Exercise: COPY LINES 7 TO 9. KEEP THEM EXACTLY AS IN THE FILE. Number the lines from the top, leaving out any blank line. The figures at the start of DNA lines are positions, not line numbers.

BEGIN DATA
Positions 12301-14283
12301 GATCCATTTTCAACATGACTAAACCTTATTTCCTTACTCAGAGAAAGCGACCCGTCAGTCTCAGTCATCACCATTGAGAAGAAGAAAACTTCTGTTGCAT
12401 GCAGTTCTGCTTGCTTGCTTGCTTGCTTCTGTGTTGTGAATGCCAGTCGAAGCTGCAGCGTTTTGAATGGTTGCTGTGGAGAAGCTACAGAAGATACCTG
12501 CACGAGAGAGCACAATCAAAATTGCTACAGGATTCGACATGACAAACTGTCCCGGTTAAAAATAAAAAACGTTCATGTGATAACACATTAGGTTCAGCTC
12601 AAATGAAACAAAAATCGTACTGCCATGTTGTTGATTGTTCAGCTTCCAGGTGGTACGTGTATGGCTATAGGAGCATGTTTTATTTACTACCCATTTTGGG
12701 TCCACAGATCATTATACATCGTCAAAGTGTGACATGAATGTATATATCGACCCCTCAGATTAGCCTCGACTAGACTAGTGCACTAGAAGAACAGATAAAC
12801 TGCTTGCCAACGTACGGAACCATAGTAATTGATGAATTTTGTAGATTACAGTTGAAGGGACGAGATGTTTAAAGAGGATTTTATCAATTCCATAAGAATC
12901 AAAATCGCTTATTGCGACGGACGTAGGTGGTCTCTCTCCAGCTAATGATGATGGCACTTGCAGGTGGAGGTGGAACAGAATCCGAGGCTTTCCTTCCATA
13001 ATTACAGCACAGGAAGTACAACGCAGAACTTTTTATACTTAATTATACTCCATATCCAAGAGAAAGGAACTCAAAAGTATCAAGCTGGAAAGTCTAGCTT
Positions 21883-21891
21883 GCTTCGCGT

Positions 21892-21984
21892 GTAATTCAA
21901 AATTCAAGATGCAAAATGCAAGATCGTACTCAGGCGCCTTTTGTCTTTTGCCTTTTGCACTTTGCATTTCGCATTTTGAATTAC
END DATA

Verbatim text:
12801 TGCTTGCCAACGTACGGAACCATAGTAATTGATGAATTTTGTAGATTACAGTTGAAGGGACGAGATGTTTAAAGAGGATTTTATCAATTCCATAAGAATC
12901 AAAATCGCTTATTGCGACGGACGTAGGTGGTCTCTCTCCAGCTAATGATGATGGCACTTGCAGGTGGAGGTGGAACAGAATCCGAGGCTTTCCTTCCATA
13001 ATTACAGCACAGGAAGTACAACGCAGAACTTTTTATACTTAATTATACTCCATATCCAAGAGAAAGGAACTCAAAAGTATCAAGCTGGAAAGTCTAGCTT